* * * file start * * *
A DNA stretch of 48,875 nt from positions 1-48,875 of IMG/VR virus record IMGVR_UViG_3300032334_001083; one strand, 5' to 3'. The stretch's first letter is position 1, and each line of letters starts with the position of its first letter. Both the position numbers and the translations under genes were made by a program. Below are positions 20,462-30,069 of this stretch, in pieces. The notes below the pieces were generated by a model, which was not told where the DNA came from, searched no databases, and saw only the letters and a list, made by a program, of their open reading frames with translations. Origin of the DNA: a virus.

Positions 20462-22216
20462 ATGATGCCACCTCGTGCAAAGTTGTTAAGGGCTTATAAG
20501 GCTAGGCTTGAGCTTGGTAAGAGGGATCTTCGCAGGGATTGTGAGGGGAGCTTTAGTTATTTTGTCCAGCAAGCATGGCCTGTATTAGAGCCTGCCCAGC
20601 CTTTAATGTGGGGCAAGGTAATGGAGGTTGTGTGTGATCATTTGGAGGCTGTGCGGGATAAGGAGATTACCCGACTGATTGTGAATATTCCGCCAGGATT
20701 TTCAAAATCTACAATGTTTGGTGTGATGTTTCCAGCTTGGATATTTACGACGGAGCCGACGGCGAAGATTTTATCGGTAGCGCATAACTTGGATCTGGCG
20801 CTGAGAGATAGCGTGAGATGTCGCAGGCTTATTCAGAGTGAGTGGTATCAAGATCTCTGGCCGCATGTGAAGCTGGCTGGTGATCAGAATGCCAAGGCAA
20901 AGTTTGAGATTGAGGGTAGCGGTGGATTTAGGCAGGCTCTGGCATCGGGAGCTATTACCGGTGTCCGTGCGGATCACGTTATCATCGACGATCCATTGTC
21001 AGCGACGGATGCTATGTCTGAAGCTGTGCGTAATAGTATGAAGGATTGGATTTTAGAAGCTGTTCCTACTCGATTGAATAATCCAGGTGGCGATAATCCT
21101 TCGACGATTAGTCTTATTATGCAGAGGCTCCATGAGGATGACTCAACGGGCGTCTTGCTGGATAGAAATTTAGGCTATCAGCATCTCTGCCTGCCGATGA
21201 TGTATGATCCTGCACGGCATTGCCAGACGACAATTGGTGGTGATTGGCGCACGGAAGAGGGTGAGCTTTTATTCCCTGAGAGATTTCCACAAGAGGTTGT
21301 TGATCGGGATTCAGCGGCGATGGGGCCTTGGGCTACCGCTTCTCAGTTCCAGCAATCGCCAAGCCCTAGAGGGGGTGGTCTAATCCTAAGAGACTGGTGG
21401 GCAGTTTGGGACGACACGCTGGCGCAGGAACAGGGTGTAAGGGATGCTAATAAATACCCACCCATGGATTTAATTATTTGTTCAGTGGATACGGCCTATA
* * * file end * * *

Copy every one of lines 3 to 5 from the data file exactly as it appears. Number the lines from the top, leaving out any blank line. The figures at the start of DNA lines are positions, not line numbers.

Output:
20462 ATGATGCCACCTCGTGCAAAGTTGTTAAGGGCTTATAAG
20501 GCTAGGCTTGAGCTTGGTAAGAGGGATCTTCGCAGGGATTGTGAGGGGAGCTTTAGTTATTTTGTCCAGCAAGCATGGCCTGTATTAGAGCCTGCCCAGC
20601 CTTTAATGTGGGGCAAGGTAATGGAGGTTGTGTGTGATCATTTGGAGGCTGTGCGGGATAAGGAGATTACCCGACTGATTGTGAATATTCCGCCAGGATT